Rescuers love all animals, and we all love our animals, so it’s doubly sad when a grandfather figure like Black Jack passes – not that BJ was EVER a grandfather, I hasten to add. Despite his good looks and impeccable pedigree as a Black-and-Tan, he was neutered at a young age, and barked often and passionately at dachshund gatherings about the importance of spays and neuters. An advocate against backyard breeders as well as for responsible dachshund ownership, BJ leaves a legacy better than any litter: he and his family can be proud of their part in keeping Southwest Virginia aware that, no matter how “special” the breed, dogs should not be gotten from breeders, but rescues.

BJ IIIThe Rainbow Bridge is happy for the pet who leaves, returning to health and vitality as he sheds years to bound across, but oh so very hard for those of us left behind. We miss them; how could we not? And yet, when we have made the most agonizing decision a responsible pet owner can make, and cradled our loved ones into a new world with no pain, we know we have done right by them. Joe and Elissa did right by their Elder Wiener, and continue to do right by their herd of sausage dogs, despite the sadness that floods the pack tonight.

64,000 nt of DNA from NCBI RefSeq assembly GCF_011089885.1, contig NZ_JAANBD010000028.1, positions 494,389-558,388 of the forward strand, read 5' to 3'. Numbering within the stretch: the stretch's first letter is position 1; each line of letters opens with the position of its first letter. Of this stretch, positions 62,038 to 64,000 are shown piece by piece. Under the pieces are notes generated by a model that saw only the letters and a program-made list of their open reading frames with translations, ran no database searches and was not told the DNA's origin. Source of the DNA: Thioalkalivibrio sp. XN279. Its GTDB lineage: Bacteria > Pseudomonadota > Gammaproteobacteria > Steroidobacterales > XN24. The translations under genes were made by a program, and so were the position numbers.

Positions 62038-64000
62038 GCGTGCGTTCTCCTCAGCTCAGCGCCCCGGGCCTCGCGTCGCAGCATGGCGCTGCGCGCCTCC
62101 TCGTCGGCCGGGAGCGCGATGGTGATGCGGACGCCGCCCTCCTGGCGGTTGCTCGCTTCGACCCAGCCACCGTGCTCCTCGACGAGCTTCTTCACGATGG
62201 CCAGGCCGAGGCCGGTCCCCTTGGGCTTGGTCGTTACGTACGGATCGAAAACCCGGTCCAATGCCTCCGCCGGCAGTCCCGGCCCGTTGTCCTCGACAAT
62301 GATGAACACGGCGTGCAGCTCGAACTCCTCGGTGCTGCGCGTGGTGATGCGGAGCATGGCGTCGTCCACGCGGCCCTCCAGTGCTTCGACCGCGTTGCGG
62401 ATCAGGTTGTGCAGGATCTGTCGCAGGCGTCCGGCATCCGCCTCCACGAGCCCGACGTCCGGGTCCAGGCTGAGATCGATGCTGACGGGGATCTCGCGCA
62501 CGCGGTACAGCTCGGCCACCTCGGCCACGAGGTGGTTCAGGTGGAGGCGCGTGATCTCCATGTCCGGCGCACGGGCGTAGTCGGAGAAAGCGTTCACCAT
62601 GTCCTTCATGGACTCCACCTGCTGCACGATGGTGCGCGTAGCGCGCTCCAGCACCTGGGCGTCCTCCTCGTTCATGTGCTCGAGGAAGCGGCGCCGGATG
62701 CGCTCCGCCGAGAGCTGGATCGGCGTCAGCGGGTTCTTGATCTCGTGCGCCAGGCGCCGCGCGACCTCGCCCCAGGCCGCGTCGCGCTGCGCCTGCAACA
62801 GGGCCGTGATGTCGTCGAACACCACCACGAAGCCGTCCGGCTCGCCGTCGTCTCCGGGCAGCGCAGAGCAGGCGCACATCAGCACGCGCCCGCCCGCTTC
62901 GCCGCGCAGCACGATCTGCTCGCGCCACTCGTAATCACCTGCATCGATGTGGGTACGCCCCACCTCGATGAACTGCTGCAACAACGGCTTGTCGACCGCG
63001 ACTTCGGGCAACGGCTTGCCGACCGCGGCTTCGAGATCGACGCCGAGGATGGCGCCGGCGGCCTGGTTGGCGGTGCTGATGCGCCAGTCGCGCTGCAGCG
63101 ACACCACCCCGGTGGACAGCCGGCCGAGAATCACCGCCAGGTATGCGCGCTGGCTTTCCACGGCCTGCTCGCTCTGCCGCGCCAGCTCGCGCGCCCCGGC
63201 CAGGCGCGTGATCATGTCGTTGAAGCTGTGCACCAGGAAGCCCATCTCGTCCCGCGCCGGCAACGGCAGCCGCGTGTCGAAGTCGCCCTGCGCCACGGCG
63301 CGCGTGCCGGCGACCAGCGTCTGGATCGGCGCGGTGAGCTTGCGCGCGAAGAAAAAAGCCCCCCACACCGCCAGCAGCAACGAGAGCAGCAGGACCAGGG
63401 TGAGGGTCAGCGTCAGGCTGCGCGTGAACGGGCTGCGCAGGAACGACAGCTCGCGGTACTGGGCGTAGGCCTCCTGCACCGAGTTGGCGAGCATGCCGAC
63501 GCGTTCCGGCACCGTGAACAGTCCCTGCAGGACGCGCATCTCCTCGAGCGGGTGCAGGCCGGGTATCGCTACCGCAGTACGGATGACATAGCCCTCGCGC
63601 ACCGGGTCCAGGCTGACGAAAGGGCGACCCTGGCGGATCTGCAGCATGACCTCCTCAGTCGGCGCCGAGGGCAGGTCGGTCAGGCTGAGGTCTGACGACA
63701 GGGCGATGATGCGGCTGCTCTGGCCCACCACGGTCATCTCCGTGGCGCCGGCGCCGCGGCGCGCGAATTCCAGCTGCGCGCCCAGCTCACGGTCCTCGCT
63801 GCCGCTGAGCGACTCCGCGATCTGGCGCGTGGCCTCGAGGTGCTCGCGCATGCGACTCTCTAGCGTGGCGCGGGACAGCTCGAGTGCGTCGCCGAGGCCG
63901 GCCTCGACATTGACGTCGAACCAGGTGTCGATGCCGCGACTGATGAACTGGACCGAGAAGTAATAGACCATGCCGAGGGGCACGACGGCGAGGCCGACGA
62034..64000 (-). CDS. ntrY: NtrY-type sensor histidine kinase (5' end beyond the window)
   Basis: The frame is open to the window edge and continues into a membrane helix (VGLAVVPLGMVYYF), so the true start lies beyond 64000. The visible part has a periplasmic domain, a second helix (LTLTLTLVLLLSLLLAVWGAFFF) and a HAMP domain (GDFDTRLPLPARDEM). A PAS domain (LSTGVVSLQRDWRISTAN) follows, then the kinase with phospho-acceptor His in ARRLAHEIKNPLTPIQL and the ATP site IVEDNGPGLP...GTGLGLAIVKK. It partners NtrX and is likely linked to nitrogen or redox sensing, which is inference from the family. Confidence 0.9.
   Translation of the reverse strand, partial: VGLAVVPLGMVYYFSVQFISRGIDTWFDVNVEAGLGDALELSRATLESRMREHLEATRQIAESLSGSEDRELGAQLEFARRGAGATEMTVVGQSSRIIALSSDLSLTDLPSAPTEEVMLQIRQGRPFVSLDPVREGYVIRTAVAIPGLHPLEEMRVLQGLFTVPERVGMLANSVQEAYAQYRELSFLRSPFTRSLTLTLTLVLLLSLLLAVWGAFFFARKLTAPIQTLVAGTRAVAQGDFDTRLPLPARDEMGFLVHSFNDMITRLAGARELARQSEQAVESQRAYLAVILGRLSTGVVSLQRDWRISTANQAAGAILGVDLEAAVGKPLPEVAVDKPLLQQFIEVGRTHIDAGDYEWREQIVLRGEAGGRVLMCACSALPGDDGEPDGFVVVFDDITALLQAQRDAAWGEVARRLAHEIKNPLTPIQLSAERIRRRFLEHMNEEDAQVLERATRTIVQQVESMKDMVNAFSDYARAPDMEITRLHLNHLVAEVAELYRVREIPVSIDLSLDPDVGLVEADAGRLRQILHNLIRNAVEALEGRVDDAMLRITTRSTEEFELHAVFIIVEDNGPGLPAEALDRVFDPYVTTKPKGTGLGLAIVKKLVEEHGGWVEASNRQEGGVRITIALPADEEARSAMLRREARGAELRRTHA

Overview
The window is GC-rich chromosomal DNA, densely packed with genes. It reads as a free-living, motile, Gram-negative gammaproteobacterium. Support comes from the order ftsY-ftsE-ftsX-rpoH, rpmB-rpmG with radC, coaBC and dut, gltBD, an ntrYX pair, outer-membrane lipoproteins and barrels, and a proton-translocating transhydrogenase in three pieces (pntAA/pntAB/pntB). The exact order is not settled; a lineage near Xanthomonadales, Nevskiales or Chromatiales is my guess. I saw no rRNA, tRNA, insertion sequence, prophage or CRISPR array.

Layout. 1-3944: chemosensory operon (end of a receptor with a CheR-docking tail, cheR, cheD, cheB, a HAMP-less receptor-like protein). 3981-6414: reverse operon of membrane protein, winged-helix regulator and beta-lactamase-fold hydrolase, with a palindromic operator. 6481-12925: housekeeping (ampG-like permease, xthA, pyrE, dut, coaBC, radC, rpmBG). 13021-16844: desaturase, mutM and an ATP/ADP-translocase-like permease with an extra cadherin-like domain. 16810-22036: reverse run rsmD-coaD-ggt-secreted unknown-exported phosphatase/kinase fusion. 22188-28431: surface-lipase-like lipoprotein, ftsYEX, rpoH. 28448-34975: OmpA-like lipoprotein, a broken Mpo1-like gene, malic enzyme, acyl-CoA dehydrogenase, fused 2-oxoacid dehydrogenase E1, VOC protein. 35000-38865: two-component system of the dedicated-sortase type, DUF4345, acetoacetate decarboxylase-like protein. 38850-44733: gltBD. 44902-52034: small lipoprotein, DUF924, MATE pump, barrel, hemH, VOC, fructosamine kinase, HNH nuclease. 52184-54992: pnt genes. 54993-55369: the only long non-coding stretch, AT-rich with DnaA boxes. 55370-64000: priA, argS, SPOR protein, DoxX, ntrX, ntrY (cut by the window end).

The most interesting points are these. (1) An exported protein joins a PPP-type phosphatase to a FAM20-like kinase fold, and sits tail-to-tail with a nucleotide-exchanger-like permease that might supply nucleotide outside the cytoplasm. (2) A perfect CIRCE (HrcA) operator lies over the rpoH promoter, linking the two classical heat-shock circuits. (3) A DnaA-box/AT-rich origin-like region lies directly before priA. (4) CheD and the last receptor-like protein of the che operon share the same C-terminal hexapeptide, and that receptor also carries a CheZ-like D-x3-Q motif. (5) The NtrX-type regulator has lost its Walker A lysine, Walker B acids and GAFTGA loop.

So we say goodbye to Black Jack, aged 16 years and one month, who probably did not bound over the bridge with ears and tail flopping today. No, we think Black Jack would have made the crossing in a teak sedan chair borne by four Maine Coon cats, with a chi-corgi mix doing back flips and juggling ahead of him. I picture his faux-fur robes of purple trimmed with silver glitter, and his scepter would be a rawhide bone – lightly chewed, of course. You’ve heard of three-dog nights? Black Jack was a three-breakfast dog.

You go, BJ! You were loved and will be missed. But go knowing your story of being a black-and-tan neuter with so much more to give than puppies will be told again and again, amid laughter and tears.

BJ

3 Comments

Filed under animal rescue, Big Stone Gap, blue funks, Life reflections, Little Bookstore of Big Stone Gap, reading, small town USA, VA, Wendy Welch